When I was at my mom’s on Tuesday we harvest the two pumpkins that were on the Cinderella vine. There were two pumpkins growing right next to each other on the vine, and I think these are the only two that set.
One weighed 23 pounds and the other 16, now those are some numbers that will help bump up my harvest total! These pumpkins are going to grace my mom’s porch on Halloween for decoration and then they’ll be made into pumpkin pies, which is of course my favorite way to eat pumpkin!

What’s your favorite way to enjoy pumpkin?

Cinderella Pumpkin ‘Rouge Vif d’Etampes’

January 26th, 2009

The Cinderella Pumpkin ‘Rouge Vif d’Etampes’ is a beautiful French heirloom pumpkin. It first became available in the U.S. in 1883. It is a deep orange pumpkin with pronounced ribs and is quite flat. I can see why Cinderella used it as a coach to get to the ball, it truly is a lovely pumpkin!
I bought this one at our local farmer’s market this past fall. The lady that runs the farm said they make the best pumpkin pies, and since Mr Chiots and I love pumpkin pies I bought it.
This pumpkin was so beautiful I was reluctant to cut it up. It graced our dining room for the past several month. This past Saturday I decided it was time; the momentous occasion was Mr Chiot’s birthday. So out came the butcher knife and that was the end of our beautiful pumpkin.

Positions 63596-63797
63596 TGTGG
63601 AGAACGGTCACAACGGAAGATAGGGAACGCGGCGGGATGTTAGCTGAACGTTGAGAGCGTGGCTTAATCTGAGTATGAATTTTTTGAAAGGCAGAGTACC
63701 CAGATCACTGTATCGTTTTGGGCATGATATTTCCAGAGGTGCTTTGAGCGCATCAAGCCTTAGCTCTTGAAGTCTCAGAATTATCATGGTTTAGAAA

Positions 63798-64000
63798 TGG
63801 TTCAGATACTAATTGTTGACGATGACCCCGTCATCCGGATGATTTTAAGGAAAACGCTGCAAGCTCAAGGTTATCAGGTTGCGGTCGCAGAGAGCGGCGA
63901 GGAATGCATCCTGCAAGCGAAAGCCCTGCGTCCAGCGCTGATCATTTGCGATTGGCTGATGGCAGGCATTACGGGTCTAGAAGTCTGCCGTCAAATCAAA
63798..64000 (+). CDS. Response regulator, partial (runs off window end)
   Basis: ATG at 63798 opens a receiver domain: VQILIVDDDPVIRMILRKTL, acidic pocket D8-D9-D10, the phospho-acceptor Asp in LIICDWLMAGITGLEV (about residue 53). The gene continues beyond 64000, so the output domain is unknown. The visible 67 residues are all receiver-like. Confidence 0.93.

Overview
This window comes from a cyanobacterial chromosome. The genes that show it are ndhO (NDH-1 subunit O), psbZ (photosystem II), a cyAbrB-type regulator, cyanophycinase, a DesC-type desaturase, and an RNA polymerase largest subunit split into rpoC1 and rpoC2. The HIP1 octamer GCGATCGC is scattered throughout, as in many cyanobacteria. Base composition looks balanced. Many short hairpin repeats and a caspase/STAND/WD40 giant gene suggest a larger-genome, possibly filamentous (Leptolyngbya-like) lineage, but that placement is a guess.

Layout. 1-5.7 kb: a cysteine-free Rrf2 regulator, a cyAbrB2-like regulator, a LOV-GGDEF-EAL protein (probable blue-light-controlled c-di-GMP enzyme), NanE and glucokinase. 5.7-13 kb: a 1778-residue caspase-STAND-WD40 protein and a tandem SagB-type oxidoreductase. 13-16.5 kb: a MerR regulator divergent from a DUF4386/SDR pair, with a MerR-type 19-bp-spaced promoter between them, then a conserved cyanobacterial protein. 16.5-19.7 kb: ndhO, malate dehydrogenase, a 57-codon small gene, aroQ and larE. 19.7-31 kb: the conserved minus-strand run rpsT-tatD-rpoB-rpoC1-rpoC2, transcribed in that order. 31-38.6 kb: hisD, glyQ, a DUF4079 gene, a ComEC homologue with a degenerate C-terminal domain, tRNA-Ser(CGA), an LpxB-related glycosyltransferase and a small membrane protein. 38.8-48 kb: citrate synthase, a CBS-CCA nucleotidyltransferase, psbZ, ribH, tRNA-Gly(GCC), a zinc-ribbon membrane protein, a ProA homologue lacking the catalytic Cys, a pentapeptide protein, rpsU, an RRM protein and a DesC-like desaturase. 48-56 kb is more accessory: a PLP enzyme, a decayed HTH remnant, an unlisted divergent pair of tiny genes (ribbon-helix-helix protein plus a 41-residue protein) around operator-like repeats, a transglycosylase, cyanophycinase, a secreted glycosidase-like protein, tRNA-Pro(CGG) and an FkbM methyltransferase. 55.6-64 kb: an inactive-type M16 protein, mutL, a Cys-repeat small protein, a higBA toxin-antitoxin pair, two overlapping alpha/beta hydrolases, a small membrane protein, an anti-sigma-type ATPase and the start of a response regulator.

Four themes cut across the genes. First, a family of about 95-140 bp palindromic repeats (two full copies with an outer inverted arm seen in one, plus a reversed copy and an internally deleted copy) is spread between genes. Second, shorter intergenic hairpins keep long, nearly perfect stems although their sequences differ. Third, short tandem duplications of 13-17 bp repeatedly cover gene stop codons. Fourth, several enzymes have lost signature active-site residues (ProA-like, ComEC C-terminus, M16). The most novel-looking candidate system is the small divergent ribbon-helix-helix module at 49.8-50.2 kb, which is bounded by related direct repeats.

Carving a whole pumpkin is a bit of a task. It’s definitely much easier to use a can opener to get your pumpkin purée, but this is much tastier and it’s local!
So into the oven it went. After it was baked and cooled I got out the old Squeezothat my mom lent me. This food mill has been used for years in our family. As kids we always thought making applesauce was fun, just because of the Squeezo.
I ended up with a huge bowl of pumpkin purée, much more than I would have been able to purchase canned for $3. I only needed 30 oz for my recipe, so I’ll freeze the rest for soup or muffins or perhaps another pie (the pets are also enjoying some of it mixed with butter).
I settled on a recipe from Use Real Butter because it called for freshly ground spices and cream. I happened to have some cream I skimmed from our local milk and pastured eggs from the local farm, so besides the spices it’s almost an all local pie. It has a lighter more custard like consistency than most pumpkin pies, and the freshly ground spices just put it over the top. It’s been a big hit here at Chiot’s Run. I’ve used freshly roasted pumpkins in pies before, and I must say, this is by far the best tasting pumpkin purée I’ve ever had.
I also love that her recipe is crustless. I’ve always made my pumpkin pies sans crust, there’s just sometime about that soggy crust I don’t like. I would much rather have a few crushed gingersnaps on top of my pumpkin pie that a soggy crust underneath.
I made sure I saved the seeds from this pumpkin so I could try to grow a few in my gardens. How great would these be gracing my front hillside! I am in the habit of saving seeds from things I buy as long as they are heirloom open pollinated plants. I even made up my own seed packets to put them.

Anyone else saving seeds from things they buy to grow in their gardens?

Reading & Watching

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This is a daily journal of my efforts to cultivate a more simple life, through local eating, gardening and so many other things. We used to live in a small suburban neighborhood Ohio but moved to 153 acres in Liberty, Maine in 2012.